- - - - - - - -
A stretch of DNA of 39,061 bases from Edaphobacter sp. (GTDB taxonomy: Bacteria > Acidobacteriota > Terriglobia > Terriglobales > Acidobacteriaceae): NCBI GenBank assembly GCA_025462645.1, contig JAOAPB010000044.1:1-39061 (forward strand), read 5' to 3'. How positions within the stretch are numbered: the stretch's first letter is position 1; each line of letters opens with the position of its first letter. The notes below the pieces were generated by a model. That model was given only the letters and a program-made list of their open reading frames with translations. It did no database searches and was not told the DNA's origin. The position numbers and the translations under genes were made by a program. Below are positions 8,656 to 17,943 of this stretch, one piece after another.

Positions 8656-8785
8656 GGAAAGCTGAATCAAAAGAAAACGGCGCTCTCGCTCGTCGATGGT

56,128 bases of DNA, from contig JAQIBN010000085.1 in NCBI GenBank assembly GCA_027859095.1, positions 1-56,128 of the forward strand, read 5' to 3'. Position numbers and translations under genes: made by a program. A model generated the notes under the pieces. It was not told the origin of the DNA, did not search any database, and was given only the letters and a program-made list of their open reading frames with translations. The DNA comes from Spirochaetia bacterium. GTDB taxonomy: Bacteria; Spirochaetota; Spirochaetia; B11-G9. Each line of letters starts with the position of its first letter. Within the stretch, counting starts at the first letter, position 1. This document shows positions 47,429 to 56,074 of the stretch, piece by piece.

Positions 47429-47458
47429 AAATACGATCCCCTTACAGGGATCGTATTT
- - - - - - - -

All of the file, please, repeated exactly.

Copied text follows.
A stretch of DNA of 39,061 bases from Edaphobacter sp. (GTDB taxonomy: Bacteria > Acidobacteriota > Terriglobia > Terriglobales > Acidobacteriaceae): NCBI GenBank assembly GCA_025462645.1, contig JAOAPB010000044.1:1-39061 (forward strand), read 5' to 3'. How positions within the stretch are numbered: the stretch's first letter is position 1; each line of letters opens with the position of its first letter. The notes below the pieces were generated by a model. That model was given only the letters and a program-made list of their open reading frames with translations. It did no database searches and was not told the DNA's origin. The position numbers and the translations under genes were made by a program. Below are positions 8,656 to 17,943 of this stretch, one piece after another.

Positions 8656-8785
8656 GGAAAGCTGAATCAAAAGAAAACGGCGCTCTCGCTCGTCGATGGT

56,128 bases of DNA, from contig JAQIBN010000085.1 in NCBI GenBank assembly GCA_027859095.1, positions 1-56,128 of the forward strand, read 5' to 3'. Position numbers and translations under genes: made by a program. A model generated the notes under the pieces. It was not told the origin of the DNA, did not search any database, and was given only the letters and a program-made list of their open reading frames with translations. The DNA comes from Spirochaetia bacterium. GTDB taxonomy: Bacteria; Spirochaetota; Spirochaetia; B11-G9. Each line of letters starts with the position of its first letter. Within the stretch, counting starts at the first letter, position 1. This document shows positions 47,429 to 56,074 of the stretch, piece by piece.

Positions 47429-47458
47429 AAATACGATCCCCTTACAGGGATCGTATTT